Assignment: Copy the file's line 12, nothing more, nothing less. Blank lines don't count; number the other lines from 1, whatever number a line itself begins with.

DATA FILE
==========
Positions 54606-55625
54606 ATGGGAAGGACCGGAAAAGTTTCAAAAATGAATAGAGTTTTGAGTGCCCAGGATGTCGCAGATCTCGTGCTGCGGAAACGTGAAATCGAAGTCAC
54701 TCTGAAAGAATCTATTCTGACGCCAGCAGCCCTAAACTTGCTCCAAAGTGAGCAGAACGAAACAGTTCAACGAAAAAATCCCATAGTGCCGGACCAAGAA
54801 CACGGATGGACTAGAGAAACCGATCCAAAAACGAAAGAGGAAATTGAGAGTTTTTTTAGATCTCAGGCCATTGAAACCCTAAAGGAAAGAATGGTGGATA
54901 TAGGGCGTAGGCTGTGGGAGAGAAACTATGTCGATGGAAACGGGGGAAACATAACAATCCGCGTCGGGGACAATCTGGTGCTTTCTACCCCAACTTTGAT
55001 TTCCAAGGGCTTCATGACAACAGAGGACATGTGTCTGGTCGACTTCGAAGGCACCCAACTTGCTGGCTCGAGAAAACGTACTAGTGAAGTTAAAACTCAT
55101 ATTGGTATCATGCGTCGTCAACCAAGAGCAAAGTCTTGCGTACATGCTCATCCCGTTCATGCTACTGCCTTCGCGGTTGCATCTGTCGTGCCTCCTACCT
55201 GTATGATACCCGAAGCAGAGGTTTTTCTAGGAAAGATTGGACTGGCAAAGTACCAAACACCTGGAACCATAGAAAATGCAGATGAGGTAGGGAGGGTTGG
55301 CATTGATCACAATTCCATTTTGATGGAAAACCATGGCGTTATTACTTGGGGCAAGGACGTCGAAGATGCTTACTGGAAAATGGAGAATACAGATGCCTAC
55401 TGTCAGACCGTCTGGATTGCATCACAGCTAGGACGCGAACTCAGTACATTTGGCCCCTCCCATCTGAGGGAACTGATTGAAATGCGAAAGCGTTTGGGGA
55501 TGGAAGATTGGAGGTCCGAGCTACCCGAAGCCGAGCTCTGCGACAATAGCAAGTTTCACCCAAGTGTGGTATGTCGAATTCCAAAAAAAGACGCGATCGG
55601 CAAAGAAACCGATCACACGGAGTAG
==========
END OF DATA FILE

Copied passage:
55601 CAAAGAAACCGATCACACGGAGTAG